EU-Africa Summit

Could concrete results be achieved?

The two-days summit between the European Union and the African Union took place in November in Abidjan, Ivory Coast, and was already the fifth EU-Africa Summit. 28 Chancellors, Ministers and representatives from the European states and 55 representatives of the African states took part. The final declaration of the 83 high representatives comprised a list of 79 different plans and measures. However, despite of the extensive and difficult negotiations during the summit, the agreed measures are very general and not precise over all.

The most sensitive and as well most comprehensive part of the EU-Africa Summit was the topic of migration. The representatives agreed, that there shall be an enhanced cooperation in the areas of migration, improvement of the security situation and investments in education and sustainable growth, however, no concrete results could be achieved. The European Union is very clear in its attempt to reduce migration from Africa into the EU. For the African states it is far less important to reduce migration. First, many African countries are economically dependent on their migrants living in Europe to send money back home to their relatives, and second, the African citizens want to enjoy the same freedom of travel as their European neighbours. Europe thus plans to increase the economic growth in Africa to create more and better jobs for the people. Then, according to the EU’s plan, the African citizens would not feel the need to move to Europe to earn money. However, there have been many foreign initiatives like this in the past, which tried to bring wealth to Africa, and most of them failed. It is thus questionable if a new European initiative can succeed this time. Despite of the migration topic, there have been some more discrepancies between the EU and Africa. Whereas the European states were reluctant to make a financial commitment regarding the EU-Trust Fund for Africa, the Africans were not ready to discuss the topics democracy and human rights in detail.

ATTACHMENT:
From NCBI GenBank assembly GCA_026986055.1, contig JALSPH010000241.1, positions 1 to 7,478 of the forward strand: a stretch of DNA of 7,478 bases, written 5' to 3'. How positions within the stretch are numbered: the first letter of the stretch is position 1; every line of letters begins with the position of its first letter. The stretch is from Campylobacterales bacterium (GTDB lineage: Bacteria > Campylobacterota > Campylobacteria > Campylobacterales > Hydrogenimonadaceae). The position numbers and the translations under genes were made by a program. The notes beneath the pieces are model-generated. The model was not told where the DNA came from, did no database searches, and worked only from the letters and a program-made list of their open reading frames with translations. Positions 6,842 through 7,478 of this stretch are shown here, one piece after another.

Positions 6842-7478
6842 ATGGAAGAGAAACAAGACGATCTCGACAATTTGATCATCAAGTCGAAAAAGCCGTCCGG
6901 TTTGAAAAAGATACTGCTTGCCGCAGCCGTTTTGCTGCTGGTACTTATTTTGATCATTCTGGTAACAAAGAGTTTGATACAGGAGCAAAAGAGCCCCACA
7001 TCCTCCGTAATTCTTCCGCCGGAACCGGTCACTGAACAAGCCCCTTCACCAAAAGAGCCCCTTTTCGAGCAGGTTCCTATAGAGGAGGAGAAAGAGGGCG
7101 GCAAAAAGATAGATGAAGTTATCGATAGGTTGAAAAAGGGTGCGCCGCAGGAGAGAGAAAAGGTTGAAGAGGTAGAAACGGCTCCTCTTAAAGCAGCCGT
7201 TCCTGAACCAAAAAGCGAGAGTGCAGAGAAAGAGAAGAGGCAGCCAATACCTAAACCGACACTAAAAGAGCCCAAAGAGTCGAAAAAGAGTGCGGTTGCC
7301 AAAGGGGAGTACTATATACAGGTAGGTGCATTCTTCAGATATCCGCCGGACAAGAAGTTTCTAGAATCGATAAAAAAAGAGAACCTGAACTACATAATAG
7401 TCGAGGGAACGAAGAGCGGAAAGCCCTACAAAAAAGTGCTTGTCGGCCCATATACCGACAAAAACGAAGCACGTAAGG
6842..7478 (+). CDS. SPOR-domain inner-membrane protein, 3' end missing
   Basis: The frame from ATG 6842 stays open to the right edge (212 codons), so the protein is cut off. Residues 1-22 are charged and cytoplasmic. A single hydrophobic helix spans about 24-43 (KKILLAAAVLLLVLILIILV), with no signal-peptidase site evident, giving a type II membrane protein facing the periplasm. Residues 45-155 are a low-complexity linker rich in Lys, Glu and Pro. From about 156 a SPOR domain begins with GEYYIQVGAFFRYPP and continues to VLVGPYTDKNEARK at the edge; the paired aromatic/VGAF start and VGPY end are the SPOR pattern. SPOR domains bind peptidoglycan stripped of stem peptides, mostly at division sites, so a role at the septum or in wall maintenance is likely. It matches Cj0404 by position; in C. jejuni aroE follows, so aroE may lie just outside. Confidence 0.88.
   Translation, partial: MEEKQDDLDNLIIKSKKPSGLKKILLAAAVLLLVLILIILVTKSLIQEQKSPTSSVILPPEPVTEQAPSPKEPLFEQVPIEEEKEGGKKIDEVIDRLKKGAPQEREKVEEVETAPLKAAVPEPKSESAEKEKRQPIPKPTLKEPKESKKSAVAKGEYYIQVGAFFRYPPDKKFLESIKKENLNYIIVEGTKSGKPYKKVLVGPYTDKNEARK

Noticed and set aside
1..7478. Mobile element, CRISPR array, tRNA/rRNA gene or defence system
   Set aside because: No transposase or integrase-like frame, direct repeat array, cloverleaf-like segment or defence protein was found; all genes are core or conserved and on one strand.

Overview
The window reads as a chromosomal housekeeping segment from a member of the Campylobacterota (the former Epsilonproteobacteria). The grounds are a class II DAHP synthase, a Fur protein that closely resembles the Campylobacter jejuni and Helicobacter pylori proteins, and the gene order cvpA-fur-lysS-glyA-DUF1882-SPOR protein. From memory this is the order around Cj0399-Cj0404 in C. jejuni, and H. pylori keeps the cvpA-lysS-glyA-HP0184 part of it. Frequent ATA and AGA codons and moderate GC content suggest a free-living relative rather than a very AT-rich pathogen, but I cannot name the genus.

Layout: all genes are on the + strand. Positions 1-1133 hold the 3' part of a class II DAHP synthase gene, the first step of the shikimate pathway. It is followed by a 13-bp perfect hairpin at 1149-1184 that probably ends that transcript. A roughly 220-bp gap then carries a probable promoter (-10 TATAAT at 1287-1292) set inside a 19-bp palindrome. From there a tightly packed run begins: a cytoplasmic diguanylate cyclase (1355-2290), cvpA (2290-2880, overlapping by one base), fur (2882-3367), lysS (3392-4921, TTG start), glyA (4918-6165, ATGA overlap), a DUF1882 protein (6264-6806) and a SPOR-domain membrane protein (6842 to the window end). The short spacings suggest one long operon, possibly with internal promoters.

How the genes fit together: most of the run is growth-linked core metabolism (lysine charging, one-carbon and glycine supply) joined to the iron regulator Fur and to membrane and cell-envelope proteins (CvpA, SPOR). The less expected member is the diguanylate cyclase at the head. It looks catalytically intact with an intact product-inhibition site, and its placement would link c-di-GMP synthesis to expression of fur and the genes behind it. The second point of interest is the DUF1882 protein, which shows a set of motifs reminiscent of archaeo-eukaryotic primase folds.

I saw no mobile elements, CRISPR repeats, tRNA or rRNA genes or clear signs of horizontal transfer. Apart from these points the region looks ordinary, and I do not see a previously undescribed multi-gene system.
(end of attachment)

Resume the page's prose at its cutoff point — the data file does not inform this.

It can be seen as a very positive sign for the relevance of the EU-Africa Summit that many very high-ranking participants took part. The German Chancellor Angela Merkel travelled to Africa to be part of the meeting, despite the fact that she would have for sure been needed in Germany as well, as there would currently been difficult negotiations for the new coalition government. Emmanuel Macron, President of France, took part at the meeting as well and announced concrete measures for Libya, which were accepted unanimously. The disastrous situation of the migrants in Libya shall be enhanced with certain agreed measures and the United Nations should get access to the refugee camps. Thus, even though the Summit did not bring too much concrete results it can be hoped, that some ideas will be successfully implemented in the future.